New paper outlines transferable lessons from Cape Town drought

27th March 2019 By: Natasha Odendaal - Creamer Media Senior Deputy Editor

A new study by the University of Cape Town’s (UCT’s) African Centre for Cities has unpacked lessons that other South African municipalities can learn from to adapt to climate change and deal with ongoing drought and water insecurity.

The paper, ‘Unpacking the Cape Town Drought: Lessons Learnt’, outlines the complexity of urban governance, with an illustration of how what appears to be just an environmental concern can actually impact on all aspects of city life, including economic opportunities, politics and social dynamics.

With most cities, including Cape Town, lacking the adaptive capacity to respond flexibly and comprehensively enough, new ways of working are needed that build capacity to deal with these problems, said UCT Environmental and Geographical Science Department associate professor Gina Ziervogel.

The author of the study urged a strengthening of collaboration among all stakeholders, drawing on robust data and expertise to inform decisions and reduce climate risk.

“The severe drought experienced by Cape Town in 2017 and 2018 and the near-miss of Day Zero should serve as a warning for other cities as to what climate impacts might look like in future,” the report notes.

Citing the example of Cape Town’s Day Zero campaign, Ziervogel explained that the resultant halving of the city’s water consumption could only have been achieved by changing both citizens’ and businesses’ water-use behaviour and the introduction of numerous water-demand management measures.

“While the paper uses the Cape Town drought as a case study, it also speaks to the wider issues of how a city responded to a widespread climate shock, including highlighting areas that need strengthening in the bid to build more resilient, well-adapted cities,” she said.

However, Cape Town is just one example of many towns and cities in South Africa and other semi-arid regions that can be impacted on by water stress.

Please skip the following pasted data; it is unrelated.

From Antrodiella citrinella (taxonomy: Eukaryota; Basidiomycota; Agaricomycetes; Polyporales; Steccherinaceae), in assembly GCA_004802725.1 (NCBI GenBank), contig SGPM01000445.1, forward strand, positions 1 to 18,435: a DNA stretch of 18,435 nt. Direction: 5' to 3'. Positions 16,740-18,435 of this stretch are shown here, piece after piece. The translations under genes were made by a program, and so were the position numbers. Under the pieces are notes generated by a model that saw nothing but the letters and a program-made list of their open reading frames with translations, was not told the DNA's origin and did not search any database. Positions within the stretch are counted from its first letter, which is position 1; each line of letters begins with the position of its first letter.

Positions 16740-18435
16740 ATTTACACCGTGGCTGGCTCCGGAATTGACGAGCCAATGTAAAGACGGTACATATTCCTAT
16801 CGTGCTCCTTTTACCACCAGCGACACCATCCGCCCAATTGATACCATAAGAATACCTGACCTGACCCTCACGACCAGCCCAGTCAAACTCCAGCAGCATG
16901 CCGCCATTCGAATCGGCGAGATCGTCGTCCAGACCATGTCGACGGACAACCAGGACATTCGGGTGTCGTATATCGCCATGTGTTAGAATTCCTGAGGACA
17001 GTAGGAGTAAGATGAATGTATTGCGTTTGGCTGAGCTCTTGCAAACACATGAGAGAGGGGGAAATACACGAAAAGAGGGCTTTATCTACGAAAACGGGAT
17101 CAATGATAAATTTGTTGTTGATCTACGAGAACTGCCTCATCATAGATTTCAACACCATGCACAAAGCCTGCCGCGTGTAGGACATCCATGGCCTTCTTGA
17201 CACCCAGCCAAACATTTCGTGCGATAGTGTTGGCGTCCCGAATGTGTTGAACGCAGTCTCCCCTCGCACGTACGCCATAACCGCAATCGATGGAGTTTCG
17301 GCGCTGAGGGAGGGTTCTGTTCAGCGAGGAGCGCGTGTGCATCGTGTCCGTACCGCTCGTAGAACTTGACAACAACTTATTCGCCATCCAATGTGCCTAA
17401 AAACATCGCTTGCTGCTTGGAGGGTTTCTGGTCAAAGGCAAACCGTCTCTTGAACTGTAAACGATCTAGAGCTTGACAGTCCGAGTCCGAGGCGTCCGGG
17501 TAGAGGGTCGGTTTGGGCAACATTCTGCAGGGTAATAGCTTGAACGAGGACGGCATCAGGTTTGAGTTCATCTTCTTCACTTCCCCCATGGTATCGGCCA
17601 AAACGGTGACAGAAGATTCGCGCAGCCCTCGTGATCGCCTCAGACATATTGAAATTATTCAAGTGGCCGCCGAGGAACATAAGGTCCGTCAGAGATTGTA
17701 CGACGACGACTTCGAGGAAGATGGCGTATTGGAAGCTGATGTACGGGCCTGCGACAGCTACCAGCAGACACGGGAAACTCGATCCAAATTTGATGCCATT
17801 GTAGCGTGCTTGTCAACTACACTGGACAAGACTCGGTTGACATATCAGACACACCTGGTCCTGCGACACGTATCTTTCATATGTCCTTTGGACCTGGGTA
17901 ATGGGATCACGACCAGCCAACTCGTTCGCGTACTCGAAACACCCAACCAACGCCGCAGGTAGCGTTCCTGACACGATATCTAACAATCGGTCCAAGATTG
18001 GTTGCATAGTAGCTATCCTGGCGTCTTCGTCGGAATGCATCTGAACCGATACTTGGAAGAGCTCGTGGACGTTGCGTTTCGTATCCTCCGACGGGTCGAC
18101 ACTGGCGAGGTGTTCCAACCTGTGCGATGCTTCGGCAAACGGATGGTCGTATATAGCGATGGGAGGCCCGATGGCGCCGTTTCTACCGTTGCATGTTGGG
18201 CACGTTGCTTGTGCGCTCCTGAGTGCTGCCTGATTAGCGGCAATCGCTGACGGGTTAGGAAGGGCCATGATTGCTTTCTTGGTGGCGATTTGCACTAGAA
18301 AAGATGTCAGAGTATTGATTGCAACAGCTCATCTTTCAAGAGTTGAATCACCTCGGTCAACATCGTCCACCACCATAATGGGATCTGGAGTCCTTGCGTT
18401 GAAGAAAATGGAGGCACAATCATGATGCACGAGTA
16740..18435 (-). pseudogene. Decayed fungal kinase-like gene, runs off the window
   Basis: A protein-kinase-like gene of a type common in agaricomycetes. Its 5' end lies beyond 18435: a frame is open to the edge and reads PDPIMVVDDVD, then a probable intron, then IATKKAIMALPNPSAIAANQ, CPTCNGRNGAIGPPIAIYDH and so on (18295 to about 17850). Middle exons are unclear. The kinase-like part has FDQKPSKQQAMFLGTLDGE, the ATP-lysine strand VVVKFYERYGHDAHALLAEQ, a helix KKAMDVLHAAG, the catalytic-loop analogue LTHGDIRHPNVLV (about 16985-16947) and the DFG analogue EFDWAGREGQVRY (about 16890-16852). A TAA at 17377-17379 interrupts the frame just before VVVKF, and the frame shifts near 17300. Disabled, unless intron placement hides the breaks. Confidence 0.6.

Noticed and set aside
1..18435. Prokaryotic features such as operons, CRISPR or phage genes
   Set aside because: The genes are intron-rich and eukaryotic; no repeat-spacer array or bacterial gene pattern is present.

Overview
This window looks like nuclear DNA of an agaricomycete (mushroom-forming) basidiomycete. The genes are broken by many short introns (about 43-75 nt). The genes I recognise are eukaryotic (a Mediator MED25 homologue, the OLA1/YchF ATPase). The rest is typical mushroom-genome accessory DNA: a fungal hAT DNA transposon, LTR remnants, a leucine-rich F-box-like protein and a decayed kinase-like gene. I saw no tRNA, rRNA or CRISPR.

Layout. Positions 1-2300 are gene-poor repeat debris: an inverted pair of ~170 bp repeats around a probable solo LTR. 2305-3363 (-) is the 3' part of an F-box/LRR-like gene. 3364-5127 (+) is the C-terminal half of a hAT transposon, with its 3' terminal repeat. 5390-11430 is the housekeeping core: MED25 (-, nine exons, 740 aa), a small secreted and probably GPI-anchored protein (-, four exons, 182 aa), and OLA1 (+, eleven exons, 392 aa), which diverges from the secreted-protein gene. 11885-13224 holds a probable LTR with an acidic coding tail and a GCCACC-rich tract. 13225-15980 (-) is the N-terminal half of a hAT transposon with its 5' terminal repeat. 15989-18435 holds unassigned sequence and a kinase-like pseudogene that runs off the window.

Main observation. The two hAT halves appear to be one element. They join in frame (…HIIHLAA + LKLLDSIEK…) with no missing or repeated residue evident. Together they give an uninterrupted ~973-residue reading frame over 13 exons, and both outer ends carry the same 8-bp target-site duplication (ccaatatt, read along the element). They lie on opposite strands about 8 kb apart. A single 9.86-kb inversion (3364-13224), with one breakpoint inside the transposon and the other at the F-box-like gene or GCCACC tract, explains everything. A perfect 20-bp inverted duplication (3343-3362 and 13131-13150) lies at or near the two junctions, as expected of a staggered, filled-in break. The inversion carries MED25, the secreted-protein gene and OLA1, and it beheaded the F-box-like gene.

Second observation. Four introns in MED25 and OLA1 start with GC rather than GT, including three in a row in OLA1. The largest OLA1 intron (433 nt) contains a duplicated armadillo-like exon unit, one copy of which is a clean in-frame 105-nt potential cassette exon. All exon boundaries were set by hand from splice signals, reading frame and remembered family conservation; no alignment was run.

The study distilled the data into 12 lessons across four areas of action, namely strengthening governance; improving data, knowledge and communication; taking a systemic approach; and building adaptive capacity.

Nine of the lessons identify what needs to be put in place before a crisis hits to strengthen preparedness, while the other three lessons focus on what needs to be done during the crisis to reduce the negative effects.

Some of the lessons outlined include: a strengthening of transversal management between municipal departments and building systems and relationships of mutual accountability for effective water management between spheres of government, while increasing the capacity to enable flexible, adaptive decision-making.

Alongside this, there is a need to develop a water-sensitive city vision and plan for implementation, the integration of climate change into water planning, obtaining a full understanding of the local water system and actively seeking external expertise and experience, besides others.

The paper was commissioned by the National Treasury’s Cities Support Programme and reflects data collected from interviews with senior officials and experts who were intimately involved in the drought response.